OGJ Senior Writer
HOUSTON, Feb. 7 -- Energy markets fell Feb. 4 with benchmark crudes dropping below $100/bbl in London and under $90/bbl in New York as traders positioned themselves in case Egyptian President Hosni Mubarak might have been ousted over the weekend, reducing a possible geopolitical threat to world oil supplies.
Natural gas prices fell as the National Weather Service's forecast for Feb. 12-16 is for above-average temperatures throughout the central and eastern thirds of the country after unusually frigid temperatures last week.
Meanwhile, officials from the Mubarak administration began negotiations over the weekend with some of the demonstrators in an attempt to delay Mubarak’s departure until elections later this year. “The unrest in Egypt appears to have quieted down to some extent, with Egyptian banks reopening for the first time in more than a week. Fears of disruption to the Suez Canal and Sumed (Suez-Mediterranean) Pipeline are receding, while concerns that the spread of the political instability also appear to be dissipating,” reported James Zhang at Standard New York Securities Inc., the Standard Bank Group.
At KBC Energy Economics, a division of KBC Advanced Technologies PLC, analysts cited earlier market fears that mass protests such as those that recently overthrew Tunisia’s dictatorship and will apparently oust Mubarak might spread to oil-producing nations in North Africa and the Middle East. “This has put a geopolitical fear premium of at least $5/bbl back into the price of crude,” they said.
Although the outcome in Egypt is not yet known, KBC analysts noted the only negative effects on the nation’s oil industry have been “the exodus of personnel and transportation difficulties related to the protests.” They said, “The army, which to date has appeared to side more with the protesters rather than the government and its supporters, has secured the Suez Canal area and is ready to act if the turmoil threatens oil and energy infrastructure. So we are likely to see prices revert lower…when the political temperature reduces, particularly given the recent murmurings from the Organization of Petroleum Exporting Countries hinting at more “flexibility” in the face of the latest rally.”
Although OPEC earlier said it saw no need for a production hike that some have called for, Sec. Gen. Abdallah al-Badri recently indicated the possibility of a policy discussion among members Feb. 22 at an International Energy Forum meeting in Riyadh.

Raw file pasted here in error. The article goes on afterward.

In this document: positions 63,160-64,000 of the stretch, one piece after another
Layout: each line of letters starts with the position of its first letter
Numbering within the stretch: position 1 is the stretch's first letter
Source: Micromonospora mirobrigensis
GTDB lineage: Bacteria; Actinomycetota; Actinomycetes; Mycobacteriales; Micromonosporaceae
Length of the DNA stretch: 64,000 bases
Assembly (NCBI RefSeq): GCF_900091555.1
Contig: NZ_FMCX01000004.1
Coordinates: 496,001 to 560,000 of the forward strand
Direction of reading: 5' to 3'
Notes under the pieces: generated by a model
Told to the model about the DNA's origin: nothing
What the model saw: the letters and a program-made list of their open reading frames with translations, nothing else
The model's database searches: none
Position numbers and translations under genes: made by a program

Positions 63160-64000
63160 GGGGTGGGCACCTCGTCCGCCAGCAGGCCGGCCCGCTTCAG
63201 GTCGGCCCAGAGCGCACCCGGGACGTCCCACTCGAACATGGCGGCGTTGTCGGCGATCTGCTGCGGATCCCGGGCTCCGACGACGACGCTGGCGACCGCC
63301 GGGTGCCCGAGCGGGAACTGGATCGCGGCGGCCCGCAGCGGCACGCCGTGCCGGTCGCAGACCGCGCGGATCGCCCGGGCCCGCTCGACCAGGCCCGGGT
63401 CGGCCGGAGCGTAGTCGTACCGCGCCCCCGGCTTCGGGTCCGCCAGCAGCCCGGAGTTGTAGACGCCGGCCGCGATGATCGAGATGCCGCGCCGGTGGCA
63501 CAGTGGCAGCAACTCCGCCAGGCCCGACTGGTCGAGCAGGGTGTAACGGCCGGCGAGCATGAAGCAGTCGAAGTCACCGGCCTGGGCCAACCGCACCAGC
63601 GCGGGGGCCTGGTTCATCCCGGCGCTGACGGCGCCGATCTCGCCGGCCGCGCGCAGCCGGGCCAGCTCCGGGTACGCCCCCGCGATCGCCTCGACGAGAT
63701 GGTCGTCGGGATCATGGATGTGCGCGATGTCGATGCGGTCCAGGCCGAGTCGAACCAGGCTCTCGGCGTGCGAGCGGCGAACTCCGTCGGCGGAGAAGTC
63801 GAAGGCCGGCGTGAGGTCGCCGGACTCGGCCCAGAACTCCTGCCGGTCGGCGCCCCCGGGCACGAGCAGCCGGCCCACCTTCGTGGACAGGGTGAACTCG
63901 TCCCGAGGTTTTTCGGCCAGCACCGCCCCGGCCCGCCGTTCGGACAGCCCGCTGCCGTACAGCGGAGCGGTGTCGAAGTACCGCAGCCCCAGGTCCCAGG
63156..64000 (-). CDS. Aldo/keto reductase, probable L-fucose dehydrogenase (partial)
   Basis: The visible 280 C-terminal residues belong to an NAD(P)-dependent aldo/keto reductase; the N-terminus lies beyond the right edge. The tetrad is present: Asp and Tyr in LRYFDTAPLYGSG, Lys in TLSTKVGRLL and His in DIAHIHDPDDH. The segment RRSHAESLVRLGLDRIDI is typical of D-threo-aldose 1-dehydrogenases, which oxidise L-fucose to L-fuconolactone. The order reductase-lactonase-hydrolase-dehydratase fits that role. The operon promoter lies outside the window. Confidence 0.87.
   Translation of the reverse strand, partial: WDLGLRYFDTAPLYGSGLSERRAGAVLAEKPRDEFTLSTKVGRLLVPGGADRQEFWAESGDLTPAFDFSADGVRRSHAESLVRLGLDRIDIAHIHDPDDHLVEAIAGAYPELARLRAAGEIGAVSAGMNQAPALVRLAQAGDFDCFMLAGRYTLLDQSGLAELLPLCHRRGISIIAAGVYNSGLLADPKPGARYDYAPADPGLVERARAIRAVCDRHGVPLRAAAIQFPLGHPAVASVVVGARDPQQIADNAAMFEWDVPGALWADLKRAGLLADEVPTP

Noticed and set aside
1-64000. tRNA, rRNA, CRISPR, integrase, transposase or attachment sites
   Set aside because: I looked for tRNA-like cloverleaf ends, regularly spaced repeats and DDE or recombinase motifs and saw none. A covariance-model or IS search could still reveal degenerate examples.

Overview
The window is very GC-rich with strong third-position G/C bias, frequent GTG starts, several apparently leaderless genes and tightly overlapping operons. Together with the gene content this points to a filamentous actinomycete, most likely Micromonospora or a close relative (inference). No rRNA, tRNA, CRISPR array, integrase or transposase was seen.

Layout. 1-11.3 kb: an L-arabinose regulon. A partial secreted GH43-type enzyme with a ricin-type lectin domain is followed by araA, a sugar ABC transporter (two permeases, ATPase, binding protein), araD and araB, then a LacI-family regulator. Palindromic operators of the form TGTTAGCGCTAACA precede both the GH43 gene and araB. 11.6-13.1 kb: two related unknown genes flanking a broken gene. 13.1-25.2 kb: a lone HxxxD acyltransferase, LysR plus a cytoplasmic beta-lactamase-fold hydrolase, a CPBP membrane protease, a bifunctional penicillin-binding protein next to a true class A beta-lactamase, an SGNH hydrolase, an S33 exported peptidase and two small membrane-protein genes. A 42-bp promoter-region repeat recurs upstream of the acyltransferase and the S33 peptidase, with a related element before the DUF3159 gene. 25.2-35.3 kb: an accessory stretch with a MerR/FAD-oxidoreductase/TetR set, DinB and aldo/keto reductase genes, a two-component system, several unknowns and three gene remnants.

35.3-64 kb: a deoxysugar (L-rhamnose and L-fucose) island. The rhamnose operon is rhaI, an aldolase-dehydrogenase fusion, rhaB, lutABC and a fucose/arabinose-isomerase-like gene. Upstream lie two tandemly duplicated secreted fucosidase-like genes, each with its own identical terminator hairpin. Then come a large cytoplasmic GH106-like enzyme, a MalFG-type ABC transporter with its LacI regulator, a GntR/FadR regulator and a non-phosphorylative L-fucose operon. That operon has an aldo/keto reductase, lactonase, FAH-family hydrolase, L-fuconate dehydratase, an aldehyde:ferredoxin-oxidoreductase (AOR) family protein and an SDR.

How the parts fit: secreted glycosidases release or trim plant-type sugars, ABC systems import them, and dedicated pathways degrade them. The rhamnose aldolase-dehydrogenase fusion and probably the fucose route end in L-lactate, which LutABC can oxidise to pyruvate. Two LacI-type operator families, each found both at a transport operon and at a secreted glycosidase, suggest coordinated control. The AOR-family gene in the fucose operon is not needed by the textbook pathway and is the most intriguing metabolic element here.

Zhang said, “The oil market is likely to continue to be led by political developments in Egypt and the wider Middle East, although perhaps to a lesser extent. Further solid macroeconomic data is likely to continue lending support to oil prices, though currency moves are also likely to play a big role in the coming weeks in shaping the oil market.”
At Barclays Capital Commodities Research in New York, analysts said, “With benchmark oil prices [recently] back above the psychological barrier of $100/bbl, the question of whether the economic recovery will be derailed and oil demand affected has returned with a vengeance.” But after analyzing implications of the recent rise in oil prices on the US economy and US oil demand and assessing potential consequences of further price hikes, they said, “In our view, current price levels do not generate enough attrition to imperil the economic recovery and the progression of US oil consumption.”
Zhang said the price spread between West Texas Intermediate and North Sea Brent narrowed to $10.80/bbl in Brent’s favor on Feb. 4. “The term structures for both WTI and Brent weakened, with the sell-off being focused towards the front end of the curves,” he said.
US light crude in the New York market “has become largely irrelevant as a benchmark because infrastructure constraints at landlocked Cushing, Okla., delink it from the Gulf Coast market,” said KBC analysts. “WTI has been trading close to $12/bbl discount to broadly similar grades…that can be delivered into the USGC. Particularly as we move out of the spring maintenance season, we should see some gradual narrowing of the discount of WTI futures to other domestic and international grades.” However, they stand by an earlier KBC forecast that “the Brent-WTI spread will remain inverted for at least the next couple of years as volumes through the Keystone pipeline funnel more oil into storage at Cushing.”
The March contract for benchmark US light, sweet crudes fell $1.51 to $89.03/bbl Feb. 4 on the New York Mercantile Exchange. The April contract dropped $1.39 to $91.85/bbl.
On the US spot market, WTI at Cushing was down $1.51 to $89.03/bbl in lock step with the front month futures contract price. Heating oil for March delivery declined 5.07¢ to $2.72/gal on NYMEX. Reformulated blend stock for oxygenate blending for the same month lost 6.81¢ to $2.44/gal.
The March natural gas contract decreased 2.7¢ to $4.31/MMbtu on NYMEX. On the US spot market, gas at Henry Hub, La., fell 18.5¢ to $4.50/MMbtu.
In London, the March IPE contract for Brent crude traded as high as $102.48/bbl in the Feb. 4 session before closing at $99.83/bbl, down $1.93 for the day. Gas oil for February lost $17.50 to $843.25/tonne.
The average price for OPEC’s basket of 12 reference crudes was down 86¢ to $96.85/bbl on Feb. 4. So far this year the OPEC basket price has averaged $93.52/bbl.
Contact Sam Fletcher at email@example.com.
MARKET WATCH: Sell-off pulls down WTI, Brent crude prices